Ensuring ICD-11 readiness involves understanding the differences between the new system and its predecessor. The evolution and improvements in ICD-11, relative to ICD 10, reflect three important factors that have developed since 1990:
- The global increase in medical knowledge
- The need for an electronic system that allows for software integration
- The changing needs of the world health community
Primary differences between ICD-10 and ICD-11 include:
An improved coding structure with 55,000 codes to classify injuries, disorders, diseases and causes of death, with the capacity for greater detail.6
Translations into 43 languages and guidance for different cultures to facilitate worldwide use and comparisons by healthcare professionals and researchers.6 ICD-10 was originally released only in English.
A user-friendly design that operates on a central platform, with the ability to connect to other software. Data is in a machine-readable format.6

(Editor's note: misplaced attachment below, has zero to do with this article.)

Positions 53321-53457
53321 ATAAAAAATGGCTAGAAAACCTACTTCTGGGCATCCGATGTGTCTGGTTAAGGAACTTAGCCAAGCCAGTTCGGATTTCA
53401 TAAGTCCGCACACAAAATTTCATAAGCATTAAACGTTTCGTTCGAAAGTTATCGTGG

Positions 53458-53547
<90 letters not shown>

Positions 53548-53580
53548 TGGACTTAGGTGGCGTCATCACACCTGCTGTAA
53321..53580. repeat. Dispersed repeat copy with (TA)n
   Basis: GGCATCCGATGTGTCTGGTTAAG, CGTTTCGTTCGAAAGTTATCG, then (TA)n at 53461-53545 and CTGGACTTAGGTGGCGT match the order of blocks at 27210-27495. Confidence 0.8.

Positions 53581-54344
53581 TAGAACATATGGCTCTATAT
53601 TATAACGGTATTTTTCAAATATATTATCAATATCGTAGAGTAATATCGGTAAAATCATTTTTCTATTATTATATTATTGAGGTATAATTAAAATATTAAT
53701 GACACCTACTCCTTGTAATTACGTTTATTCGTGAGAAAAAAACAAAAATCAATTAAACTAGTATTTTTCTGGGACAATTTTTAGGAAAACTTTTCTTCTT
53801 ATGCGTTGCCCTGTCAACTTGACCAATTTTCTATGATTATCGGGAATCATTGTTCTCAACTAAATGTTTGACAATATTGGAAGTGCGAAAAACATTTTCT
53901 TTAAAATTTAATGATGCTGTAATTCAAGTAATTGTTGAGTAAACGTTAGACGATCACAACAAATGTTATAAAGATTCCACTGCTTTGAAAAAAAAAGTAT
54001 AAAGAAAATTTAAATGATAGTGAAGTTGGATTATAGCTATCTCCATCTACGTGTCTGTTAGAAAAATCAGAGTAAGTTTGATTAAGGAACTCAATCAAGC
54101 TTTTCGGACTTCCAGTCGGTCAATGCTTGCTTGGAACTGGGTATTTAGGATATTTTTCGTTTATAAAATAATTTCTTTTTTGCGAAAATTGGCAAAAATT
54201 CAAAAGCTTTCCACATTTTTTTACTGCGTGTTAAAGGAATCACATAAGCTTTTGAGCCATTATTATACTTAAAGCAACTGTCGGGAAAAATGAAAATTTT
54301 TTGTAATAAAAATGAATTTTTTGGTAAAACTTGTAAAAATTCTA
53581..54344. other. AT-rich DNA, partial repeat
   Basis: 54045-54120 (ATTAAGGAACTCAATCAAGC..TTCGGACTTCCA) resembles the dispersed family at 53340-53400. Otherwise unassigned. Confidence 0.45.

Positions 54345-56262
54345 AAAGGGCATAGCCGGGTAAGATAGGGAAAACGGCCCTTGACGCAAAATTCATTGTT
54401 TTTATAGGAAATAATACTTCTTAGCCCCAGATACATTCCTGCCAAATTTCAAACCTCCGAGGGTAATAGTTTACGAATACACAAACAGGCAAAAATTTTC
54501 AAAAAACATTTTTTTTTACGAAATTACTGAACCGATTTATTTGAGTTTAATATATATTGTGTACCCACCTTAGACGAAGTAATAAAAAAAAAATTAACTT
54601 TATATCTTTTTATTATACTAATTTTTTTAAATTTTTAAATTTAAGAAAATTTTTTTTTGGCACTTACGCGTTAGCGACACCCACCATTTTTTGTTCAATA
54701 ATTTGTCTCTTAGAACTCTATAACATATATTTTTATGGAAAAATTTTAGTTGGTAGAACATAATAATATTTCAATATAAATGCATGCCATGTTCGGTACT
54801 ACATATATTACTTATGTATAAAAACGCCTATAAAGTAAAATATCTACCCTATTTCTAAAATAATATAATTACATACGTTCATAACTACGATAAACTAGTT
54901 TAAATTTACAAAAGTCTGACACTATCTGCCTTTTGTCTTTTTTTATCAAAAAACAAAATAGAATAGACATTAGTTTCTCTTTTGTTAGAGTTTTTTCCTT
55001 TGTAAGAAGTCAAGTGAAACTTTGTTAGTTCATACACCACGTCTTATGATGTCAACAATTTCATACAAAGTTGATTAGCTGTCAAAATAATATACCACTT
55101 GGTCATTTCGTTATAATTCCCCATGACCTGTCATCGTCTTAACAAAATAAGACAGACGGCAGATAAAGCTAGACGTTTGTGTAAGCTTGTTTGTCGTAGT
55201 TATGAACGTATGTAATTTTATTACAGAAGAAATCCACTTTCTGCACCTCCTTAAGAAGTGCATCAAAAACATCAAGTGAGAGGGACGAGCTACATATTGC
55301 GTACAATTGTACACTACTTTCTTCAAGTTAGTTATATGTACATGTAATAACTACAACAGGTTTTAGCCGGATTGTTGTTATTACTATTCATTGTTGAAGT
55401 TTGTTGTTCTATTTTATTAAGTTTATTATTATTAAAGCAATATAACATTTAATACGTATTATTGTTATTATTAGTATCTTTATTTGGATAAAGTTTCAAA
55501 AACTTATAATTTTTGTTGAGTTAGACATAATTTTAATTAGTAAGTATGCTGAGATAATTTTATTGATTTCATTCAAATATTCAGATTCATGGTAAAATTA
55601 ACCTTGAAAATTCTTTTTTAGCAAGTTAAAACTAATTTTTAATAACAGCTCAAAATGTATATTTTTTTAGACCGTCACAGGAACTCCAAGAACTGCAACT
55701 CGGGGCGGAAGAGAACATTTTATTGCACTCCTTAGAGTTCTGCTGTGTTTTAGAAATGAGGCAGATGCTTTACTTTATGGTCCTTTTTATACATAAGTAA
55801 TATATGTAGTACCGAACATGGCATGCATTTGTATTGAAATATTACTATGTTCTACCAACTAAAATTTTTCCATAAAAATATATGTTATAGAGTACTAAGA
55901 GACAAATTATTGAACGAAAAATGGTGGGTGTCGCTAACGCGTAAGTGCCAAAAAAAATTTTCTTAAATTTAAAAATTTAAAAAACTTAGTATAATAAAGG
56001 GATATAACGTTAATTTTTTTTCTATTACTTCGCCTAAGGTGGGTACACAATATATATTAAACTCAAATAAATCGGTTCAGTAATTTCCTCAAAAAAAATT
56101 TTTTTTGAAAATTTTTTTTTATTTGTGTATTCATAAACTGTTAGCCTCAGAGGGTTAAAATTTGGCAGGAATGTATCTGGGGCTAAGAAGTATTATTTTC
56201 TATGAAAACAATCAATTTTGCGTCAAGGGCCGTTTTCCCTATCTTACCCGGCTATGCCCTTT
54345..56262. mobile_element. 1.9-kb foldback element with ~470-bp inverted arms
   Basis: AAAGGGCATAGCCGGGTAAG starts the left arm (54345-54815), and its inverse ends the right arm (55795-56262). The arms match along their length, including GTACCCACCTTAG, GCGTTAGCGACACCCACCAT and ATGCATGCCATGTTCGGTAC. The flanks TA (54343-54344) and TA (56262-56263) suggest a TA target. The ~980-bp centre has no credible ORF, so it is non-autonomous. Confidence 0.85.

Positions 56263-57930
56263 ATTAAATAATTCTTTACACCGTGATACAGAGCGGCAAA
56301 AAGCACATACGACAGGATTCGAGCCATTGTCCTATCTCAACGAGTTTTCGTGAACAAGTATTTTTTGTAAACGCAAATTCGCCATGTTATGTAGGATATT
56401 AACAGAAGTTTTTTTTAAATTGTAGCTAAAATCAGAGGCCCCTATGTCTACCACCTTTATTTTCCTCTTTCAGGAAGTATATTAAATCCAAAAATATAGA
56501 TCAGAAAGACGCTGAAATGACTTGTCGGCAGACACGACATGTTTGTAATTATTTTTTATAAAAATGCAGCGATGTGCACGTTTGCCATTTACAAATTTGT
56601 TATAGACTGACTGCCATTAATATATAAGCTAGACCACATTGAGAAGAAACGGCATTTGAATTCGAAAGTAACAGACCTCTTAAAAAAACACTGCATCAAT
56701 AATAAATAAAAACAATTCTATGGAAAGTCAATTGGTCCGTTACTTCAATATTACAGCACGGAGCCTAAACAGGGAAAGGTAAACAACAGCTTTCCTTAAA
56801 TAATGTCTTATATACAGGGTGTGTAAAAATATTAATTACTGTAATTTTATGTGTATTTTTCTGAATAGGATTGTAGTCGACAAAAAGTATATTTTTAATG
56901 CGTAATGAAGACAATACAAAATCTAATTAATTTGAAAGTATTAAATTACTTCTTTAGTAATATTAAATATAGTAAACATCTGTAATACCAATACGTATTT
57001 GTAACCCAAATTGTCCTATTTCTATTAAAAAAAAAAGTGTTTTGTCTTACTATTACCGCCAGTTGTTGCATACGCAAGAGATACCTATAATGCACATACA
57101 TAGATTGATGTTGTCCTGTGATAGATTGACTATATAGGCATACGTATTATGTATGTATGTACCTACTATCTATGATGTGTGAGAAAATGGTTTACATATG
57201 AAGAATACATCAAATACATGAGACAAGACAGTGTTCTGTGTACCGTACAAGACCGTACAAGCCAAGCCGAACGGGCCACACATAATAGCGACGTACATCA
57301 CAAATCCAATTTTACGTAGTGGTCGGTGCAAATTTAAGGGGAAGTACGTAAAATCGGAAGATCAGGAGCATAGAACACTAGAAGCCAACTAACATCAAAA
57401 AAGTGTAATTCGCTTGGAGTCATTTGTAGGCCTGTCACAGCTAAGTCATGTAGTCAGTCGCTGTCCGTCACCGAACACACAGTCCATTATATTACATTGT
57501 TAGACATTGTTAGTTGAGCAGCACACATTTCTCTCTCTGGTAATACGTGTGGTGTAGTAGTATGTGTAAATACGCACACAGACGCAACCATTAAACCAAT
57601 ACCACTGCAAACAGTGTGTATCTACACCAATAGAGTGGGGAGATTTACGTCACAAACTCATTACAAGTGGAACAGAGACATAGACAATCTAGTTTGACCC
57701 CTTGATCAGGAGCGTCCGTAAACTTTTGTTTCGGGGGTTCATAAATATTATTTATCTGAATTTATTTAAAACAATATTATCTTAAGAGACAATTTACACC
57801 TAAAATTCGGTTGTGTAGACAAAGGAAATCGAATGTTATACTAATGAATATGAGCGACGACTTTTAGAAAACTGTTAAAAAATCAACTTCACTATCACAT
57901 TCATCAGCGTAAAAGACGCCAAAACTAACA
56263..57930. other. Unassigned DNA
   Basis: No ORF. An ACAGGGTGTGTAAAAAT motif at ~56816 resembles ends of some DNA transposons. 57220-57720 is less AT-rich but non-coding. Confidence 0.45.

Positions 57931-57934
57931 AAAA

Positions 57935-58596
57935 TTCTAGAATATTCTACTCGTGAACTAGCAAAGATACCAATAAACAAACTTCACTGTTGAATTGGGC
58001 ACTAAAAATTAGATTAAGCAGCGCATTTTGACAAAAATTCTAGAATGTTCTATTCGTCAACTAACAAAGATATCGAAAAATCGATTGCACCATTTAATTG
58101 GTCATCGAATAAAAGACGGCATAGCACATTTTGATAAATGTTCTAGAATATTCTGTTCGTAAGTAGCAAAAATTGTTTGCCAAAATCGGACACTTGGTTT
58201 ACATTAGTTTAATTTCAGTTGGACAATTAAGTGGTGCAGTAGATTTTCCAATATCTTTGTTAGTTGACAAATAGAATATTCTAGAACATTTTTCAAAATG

New chapters reflect advancements in medical diagnoses and treatments in different regions. These include immune system diseases, traditional medicine, sleep-wake disorders, sexual health, developmental anomalies and functioning assessment. There are also improvements for different cancers, medications, substances, devices, severity and causes of injuries.7
The ability to choose simple coding or complex clinical detail, which wasn’t available in ICD-10.7
These changes have been designed to make the data more accessible and useful for a wider audience, with the primary mission of improving global health.
How Are ICD-10 and ICD-11 Used in Healthcare?
In clinical settings, ICD-10 has been used not just for diagnosing illnesses and diseases, but for billing purposes, as well. The clinical modification (ICD-10-CM) is a code set that is used by doctors for their patients, under strict guidelines established by the Health Insurance Portability and Accountability Act (HIPAA). They use it to track statistics and disease burden, outcomes and mortality statistics. Although the code was not designed for billing purposes, it affects the amount of payment a provider receives.8